There’s been a surge in interest in adjustable-rate mortgages (ARMs); last year, only 4% of mortgage applications were for adjustable-rate mortgages, but that’s more than doubled to around 10% this year. We go over what an adjustable-rate mortgage is, the pros and cons, and the circumstances in which ARMs might be the right choice for you.
What is an adjustable-rate mortgage?
An adjustable-rate mortgage (ARM) offers an interest rate that goes up or down over time. They start with a fixed rate below the market rate that lasts for a certain number of years — usually three, five, or seven years. After that, the rate (and your payments) can go up, depending on the current mortgage rates.
Pros & cons of adjustable-rate mortgages (ARMs)
That initial low rate could offer significant savings. As of June 2022, the average starting rate on ARMs was a full percentage point lower than on conventional loans, 4.04% vs. 5.09%. That’s s difference of more than a 20% in mortgage costs!
However, adjustable-rate mortgages got a bad reputation after the 2008 crash when huge, overnight increases in some ARMs led to foreclosures. But ARMs have been reformed since then, and have more reasonable, transparent terms, making them a safer choice for homebuyers.
Benefits of an adjustable-rate mortgage
Most ARMs now have limits on how much your rate or your payment can increase at one time, as well as limits on how much the rate can increase throughout the mortgage. These caps protect you from the sudden, astronomical increases that led to foreclosures in the wake of the 2008 financial crash when many ARMs were essentially open-ended.
Low upfront payment
Because you get such a low rate in the initial low rate period, your payments during this time will be extremely affordable compared to a conventional mortgage. And because this rate’s locked in for a specific period, you can plan around it in the long term.
The ARM works well if your lifestyle is in flux. Say you’re in the early stages of your career and you can reasonably anticipate a big income bump in the next few years. In this instance, an ARM might be perfect for you. It’s affordable in the short term, and then when the rate increases, your income will be able to accommodate the larger payments.
Your payments won’t necessarily go up, they could decrease
Many people fixate on the risks of the ARM and assume your rate (and payments) will go up. However, if interest rates fall, your ARM would follow suit, granting you lower payments. While this isn’t all that likely today, with interest rates heading up to combat inflation, it’s always a possibility!
Potential drawbacks of an adjustable-rate mortgage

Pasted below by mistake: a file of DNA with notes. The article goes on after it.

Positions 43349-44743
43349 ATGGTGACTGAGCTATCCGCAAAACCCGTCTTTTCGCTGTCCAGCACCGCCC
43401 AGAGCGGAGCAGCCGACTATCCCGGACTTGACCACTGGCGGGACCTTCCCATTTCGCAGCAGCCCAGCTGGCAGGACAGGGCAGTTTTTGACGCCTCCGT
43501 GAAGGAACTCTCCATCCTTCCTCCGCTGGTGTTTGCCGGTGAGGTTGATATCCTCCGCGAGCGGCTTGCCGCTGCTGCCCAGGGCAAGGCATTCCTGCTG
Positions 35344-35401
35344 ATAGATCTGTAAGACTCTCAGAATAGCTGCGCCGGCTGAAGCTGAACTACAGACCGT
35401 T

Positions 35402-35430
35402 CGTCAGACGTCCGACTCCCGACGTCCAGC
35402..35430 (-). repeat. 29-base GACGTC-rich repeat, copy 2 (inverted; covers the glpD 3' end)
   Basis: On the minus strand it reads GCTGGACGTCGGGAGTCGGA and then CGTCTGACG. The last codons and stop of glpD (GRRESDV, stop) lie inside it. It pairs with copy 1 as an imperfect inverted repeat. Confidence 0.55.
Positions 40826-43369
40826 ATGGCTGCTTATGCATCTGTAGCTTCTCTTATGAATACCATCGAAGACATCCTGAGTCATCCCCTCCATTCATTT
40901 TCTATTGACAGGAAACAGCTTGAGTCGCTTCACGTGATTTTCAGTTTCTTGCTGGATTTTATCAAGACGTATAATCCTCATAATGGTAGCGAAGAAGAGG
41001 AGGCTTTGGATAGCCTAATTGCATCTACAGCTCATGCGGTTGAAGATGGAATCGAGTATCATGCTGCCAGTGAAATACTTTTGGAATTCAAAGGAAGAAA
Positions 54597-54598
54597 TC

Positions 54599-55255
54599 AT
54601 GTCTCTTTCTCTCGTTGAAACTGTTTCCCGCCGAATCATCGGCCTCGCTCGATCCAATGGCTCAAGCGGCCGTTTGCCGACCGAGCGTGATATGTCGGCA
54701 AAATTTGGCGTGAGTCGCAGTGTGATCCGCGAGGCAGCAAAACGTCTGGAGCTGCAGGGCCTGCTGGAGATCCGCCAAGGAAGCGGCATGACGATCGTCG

Your payments could go up
If interest rates go up during your fixed-rate period, your payments will increase when you enter your adjustable-rate period. If you’re looking at an ARM in 2022, this will likely be the case, since the Federal Reserve has been open about raising interest rates to combat inflation.
They are complicated
Like most financial products, ARMs have complex terms. Figuring out what can trigger a higher rate, and how much your rate will increase is a lot more complicated than calculating other costs associated with buying a home.
If you’re considering an ARM, do your research by getting expert opinions and talking in detail to your lender. If you fail to read and understand the fine print, you might find yourself paying a lot more than you bargained for, a lot sooner than you bargained for. Always read the fine print, and ask your lender for clarification where it’s needed!
The market fluctuates
Many people who opt for ARMs plan to pay the lower rate during the initial period, and then sell before the rate goes up. The problem is that demand in their market could dry up, and they might find it very difficult to offload the property before their higher payments kick in. In times of market fluctuation, it can be hard just to accurately estimate property value, so sales are tough. Remember, there’s always some risk inherent in investing!
Is an adjustable-rate mortgage right for you?
Buying a house is getting more expensive. Year-over-year, home prices have surged over 20% according to Zillow, and interest rates on 30-year fixed-rate mortgages are now over 5%, up from below 3% a year ago. This has left home buyers scrambling for ways to save money.
Some have turned to getting a home buyer rebate or working with a discount realtor to put some money back in their pocket. Others have looked to save on their mortgage. While there are pros and cons of adjustable rate mortgages, they can be a great choice for certain homebuyers.
If you’re planning on moving in the next few years…
An ARM will get you a lower-than-market-rate mortgage in the short term and you’ll be gone before the higher rate ever kicks in. This could save you thousands of dollars throughout just, say, five years. You’ll have to run the to see if the initial savings are worth it to you.
If you’re planning to refinance later on
An ARM is also great if you know you can refinance before higher rates kick in. When you get close to the end of your low rate term, you can refinance into a conventional fixed-rate mortgage, or another ARM, essentially restarting the clock on your low rate term. This used to be dicey since many ARMs had prepayment penalties if you refinanced before a certain time, but those were eliminated in the post-2008 ARM reforms.
If your income is poised to increase
Finally, another situation that’s perfect for an ARM is if you know your income will go up in the future — for example, if you or your partner is enrolled in a professional degree that will secure a lucrative job in a few years. An ARM will get you in the door with low mortgage payments, and if those payments go up in the future, you’ll have more income to make those higher payments.
Article last modified on September 23, 2022. Published by Debt.com, LLC